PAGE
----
0
$\begingroup$

As an example, let's take a simple situation where AES-256-CBC with IV + MAC is used to encrypt a given plainText to offer both authentication and prevent identical cipherTexts.

iv.mac1.cipherText(plainText)

The keys are derived using HMAC for simplicty (alternatively could be HKDF)

masterkey = [32 random bytes];
encryptionKey = hmac_sha256(masterkey,'encryption_key');
mac = hmac_sha256(masterkey,'mac_key');
ivInput = [2 random bytes];
iv = hmac_sha256(masterkey,ivInput);

Would this already deliver enough 'randomness' for almost any messaging system, since with 2 bytes the chance of arriving at an identical cipherText with an identical message would already be around 0.002% (1/(256*256)*100)?

(256 possibilities per byte, 2 bytes used for IV)

$\endgroup$
1

1 Answer 1

2
$\begingroup$

Would this already deliver enough 'randomness' for almost any messaging system, since with 2 bytes the chance of arriving at an identical cipherText with an identical message would already be around 0.002% (1/(256*256)*100)?

Actually, with 100 messages, there are $\binom{100}{2} = 4950$ pairs of messages, and so the expected number of pairs of messages with identical IVs (which is not precisely the same as the probability that there will be two messages with the same IV) is circa 0.0755.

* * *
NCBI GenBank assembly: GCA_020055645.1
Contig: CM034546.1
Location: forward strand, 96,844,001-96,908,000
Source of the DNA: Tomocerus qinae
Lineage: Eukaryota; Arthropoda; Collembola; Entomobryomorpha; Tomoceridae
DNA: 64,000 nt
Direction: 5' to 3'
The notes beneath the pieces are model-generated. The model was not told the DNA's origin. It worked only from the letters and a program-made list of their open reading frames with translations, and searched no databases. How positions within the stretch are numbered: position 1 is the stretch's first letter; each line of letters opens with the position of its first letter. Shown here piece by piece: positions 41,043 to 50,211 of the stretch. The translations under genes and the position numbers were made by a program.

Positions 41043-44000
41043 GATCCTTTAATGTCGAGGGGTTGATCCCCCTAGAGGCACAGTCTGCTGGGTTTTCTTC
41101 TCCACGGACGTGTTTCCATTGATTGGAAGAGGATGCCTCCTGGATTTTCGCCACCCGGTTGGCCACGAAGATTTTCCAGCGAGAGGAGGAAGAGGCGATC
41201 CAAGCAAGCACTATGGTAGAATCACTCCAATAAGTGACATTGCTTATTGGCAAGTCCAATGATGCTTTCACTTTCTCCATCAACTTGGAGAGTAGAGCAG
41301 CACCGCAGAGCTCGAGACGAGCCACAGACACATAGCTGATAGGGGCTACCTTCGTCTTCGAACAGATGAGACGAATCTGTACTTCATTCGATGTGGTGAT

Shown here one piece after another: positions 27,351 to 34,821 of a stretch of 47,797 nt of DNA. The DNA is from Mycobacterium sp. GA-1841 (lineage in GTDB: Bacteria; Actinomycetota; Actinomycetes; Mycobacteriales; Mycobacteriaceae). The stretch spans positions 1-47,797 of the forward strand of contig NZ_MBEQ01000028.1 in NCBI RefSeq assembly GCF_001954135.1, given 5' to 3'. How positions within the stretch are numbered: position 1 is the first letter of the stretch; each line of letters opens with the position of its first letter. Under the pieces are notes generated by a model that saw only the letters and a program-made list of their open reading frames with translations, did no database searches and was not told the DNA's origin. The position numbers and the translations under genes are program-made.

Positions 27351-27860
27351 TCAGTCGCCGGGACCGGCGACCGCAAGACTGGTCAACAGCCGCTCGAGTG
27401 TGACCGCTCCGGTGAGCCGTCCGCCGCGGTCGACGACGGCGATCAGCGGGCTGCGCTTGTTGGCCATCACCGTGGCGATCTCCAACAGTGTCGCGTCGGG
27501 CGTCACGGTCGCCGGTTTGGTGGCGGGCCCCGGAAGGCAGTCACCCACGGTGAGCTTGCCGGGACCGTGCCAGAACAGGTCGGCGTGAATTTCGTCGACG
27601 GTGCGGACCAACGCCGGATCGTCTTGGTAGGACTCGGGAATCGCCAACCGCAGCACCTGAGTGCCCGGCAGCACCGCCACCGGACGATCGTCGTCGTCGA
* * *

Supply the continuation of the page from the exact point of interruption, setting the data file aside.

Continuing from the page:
And, for any such pair of messages with identical IVs, it would leak (at the very least) whether or not the first 16 bytes are identical.

I am of the opinion that a 7% probability of leaking this amount of information is too high, even if you are limited to encrypting only 100 messages (and many systems will end up encrypting far more)

$\endgroup$
4
  • $\begingroup$ Is it more of a birthday paradox? Would 3 bytes be enough? I don't fully understand the given math behind the 4950 pairs of messages. $\endgroup$ Commented Jul 5, 2022 at 14:14
  • $\begingroup$ @swordsecurity: it is the birthday paradox; I believe 16 would be sufficient; is there a specific reason to use fewer? $\endgroup$
    – poncho
    Commented Jul 5, 2022 at 14:15
  • $\begingroup$ Well, if it would be viable, then perhaps more systems could use short IV's rather than using static IV's (and having to use unique keys each time) in order to save storage. $\endgroup$ Commented Jul 5, 2022 at 14:19
  • $\begingroup$ Ah I think I see it now. The derivation (using the master key) doesn't matter for the randomness: 2 bytes input IV still remains only 2 bytes of possibilities, so shorter IV's are not really viable. Thank you!! $\endgroup$ Commented Jul 5, 2022 at 14:28

Your Answer

By clicking “Post Your Answer”, you agree to our terms of service and acknowledge you have read our privacy policy.

Not the answer you're looking for? Browse other questions tagged or ask your own question.